I am not a freak. I am a handicapped person.

Roosh had a bit recently on how many notches you need, as he puts it, or just how much experience you need, as you might more euphemistically put it. On one level, meeting to sex is a complete courtship, however brief. But if the woman is inclined to casual sex it may only mean you qualified for that. And you don’t necessarily have to have sex with a woman to learn a lot from her.

All that considered, you need a certain amount of experience with women to understand what’s what. But like with jobs, if you don’t have experience you can’t get a job, and if you can’t get a job you can’t get experience. It is very difficult for men with a certain set of handicaps to get experience, and due to loneliness they tend to want to have relationships rather than experience a number of women, so they tend to settle down with the first non-repulsive woman who will have them. This isn’t necessarily the best thing to do or the best kind of experience, although a lot of learning about women is having relationships.

I am still pretty distraught about my first foreign girlfriend. I really wanted it to work out with her. The story is pretty awful but the short version, the best I can figure it out is she expressed a lot of anger towards me and I just couldn’t deal with it. Maybe someday I will try to write it all down here.

I’m in the process of getting a visa for my second, current foreign girlfriend. We have a certain amount of problems but this is my last chance and all in all she is a good person and I think it can work out. My job situation is pretty grim- I have a job but the conditions are very bad. I’m hoping I can straighten things out in the next month or so.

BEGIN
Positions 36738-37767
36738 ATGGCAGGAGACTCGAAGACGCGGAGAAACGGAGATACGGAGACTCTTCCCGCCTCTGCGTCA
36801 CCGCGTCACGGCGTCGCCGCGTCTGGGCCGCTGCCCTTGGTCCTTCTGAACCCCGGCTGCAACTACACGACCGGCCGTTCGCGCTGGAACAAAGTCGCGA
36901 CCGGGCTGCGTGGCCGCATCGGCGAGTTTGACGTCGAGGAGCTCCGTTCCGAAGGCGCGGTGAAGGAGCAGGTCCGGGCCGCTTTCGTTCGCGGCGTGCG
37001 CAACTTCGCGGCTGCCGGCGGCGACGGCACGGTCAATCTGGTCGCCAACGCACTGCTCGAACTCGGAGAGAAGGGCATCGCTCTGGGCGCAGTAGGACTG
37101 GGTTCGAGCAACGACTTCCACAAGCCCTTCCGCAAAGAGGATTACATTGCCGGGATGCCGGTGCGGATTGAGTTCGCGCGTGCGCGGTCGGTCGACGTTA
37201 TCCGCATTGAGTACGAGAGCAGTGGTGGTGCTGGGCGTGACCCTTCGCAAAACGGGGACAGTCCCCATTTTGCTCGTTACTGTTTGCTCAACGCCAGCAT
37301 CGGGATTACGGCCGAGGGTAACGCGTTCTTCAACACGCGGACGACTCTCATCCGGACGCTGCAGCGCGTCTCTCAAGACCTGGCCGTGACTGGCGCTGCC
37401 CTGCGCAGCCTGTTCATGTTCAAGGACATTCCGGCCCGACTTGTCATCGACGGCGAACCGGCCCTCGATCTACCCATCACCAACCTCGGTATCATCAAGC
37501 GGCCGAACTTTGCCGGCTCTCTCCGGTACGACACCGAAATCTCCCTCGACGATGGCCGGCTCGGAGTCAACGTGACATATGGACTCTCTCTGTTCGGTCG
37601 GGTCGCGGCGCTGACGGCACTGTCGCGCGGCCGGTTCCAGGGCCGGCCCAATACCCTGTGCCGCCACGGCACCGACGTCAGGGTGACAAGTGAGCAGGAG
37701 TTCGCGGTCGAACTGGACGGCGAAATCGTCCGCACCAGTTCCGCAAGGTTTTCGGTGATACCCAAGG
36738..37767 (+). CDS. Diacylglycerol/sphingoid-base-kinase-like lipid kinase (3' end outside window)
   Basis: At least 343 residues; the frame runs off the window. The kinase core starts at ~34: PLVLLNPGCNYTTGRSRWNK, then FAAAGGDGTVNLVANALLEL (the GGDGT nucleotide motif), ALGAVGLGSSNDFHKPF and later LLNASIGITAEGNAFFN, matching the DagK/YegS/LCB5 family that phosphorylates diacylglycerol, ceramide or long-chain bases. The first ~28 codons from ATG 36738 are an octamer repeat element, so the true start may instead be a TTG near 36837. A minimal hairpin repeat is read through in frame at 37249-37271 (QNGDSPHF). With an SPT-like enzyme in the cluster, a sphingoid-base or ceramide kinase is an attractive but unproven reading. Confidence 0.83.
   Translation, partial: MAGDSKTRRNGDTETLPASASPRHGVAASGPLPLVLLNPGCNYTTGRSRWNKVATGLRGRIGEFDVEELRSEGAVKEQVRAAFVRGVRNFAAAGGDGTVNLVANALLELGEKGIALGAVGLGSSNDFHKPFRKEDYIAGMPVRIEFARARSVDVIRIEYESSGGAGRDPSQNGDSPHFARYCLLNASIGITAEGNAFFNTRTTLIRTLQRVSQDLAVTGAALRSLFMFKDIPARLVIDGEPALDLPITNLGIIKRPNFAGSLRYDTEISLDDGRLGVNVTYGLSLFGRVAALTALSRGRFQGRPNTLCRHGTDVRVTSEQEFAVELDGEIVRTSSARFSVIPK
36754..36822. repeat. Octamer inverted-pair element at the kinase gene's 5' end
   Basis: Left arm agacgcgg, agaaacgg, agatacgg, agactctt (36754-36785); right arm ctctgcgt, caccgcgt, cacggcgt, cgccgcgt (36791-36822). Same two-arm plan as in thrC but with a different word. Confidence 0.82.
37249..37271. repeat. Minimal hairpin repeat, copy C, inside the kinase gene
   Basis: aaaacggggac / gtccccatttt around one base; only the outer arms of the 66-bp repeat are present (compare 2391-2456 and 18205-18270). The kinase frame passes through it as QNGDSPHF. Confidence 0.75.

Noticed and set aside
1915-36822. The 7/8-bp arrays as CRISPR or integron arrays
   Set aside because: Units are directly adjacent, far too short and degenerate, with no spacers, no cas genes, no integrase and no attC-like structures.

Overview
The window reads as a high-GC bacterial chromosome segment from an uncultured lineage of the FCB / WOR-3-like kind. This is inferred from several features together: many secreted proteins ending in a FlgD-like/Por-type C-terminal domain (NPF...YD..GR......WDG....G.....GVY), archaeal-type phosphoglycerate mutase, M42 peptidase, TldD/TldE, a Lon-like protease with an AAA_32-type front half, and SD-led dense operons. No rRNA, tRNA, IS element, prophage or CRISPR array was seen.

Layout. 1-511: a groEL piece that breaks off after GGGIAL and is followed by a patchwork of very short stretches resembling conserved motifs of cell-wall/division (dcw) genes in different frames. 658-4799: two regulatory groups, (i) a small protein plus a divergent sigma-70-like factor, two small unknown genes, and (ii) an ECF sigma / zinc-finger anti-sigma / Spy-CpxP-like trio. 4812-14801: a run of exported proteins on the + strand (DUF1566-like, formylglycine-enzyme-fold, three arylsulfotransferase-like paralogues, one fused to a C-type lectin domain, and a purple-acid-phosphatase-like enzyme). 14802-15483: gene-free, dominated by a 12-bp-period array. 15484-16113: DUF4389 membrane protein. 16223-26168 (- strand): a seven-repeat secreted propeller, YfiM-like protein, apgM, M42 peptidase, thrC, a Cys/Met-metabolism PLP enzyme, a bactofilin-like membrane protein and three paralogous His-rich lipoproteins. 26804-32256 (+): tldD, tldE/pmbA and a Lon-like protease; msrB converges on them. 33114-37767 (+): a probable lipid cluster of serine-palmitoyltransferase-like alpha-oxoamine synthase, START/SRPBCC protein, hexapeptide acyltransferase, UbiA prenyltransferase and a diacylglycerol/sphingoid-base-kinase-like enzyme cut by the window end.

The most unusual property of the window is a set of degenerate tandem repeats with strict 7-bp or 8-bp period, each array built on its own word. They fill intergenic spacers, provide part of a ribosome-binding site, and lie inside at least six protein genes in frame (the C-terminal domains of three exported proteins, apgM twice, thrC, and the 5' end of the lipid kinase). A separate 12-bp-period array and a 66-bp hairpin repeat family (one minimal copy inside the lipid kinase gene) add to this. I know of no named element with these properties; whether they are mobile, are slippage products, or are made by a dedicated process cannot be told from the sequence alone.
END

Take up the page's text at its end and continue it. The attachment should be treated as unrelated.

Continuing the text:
I have had a certain amount of experience with women, but not enough to be confident wnat’s what. But how the hell was I ever supposed to be normal? I’m better off than my brother and sister, which is not saying much. They have never had sex, and my sister had one boyfriend. My brother, nothing ever as far as I can tell. My parents were pretty messed up people who probably should never have had kids. Maybe one, but my brother as the oldest got a lot of the privileges of an only child and he is possibly the least psychologically normal of the bunch.

I tell myself all the time I am doing the best I can, and have always done the best I could under the circumstances. It’s a pretty cold comfort.


Happiness Throughout Life

February 23, 2013

Here’s an article about a book, the summation of a study of the lives of some male students at Harvard, starting in 1943 and continuing to the ends of their lives.

The book sounds well worth reading. A key idea is that a happy, secure childhood with loving parents is the best assurance of a happy life. But, that is no guarantee, and things can get better over time if you had a bad childhood.

The author didn’t start the study, but picked it up as a psychiatrist in the 60′s. He had been studying recovery from heroin addiction, and was interested in what coping strategies were effective.

The article doesn’t say too much about this, but I think this is the most important thing. OK, so shit happens, but what’s the most effective way to deal with it? It mentions a lot of the guys never learned to deal with anger, and that caused them terrible career trouble. That’s been my problem in a nutshell.


Hearts in Atlantis

February 22, 2013

I like Stephen King, I think he observes people much more keenly and realistically than any “serious” or “literary” author. I saw “Hearts in Atlantis” on TV tonight- I have thought about getting the book, which I can see is different, but it was on so I watched it.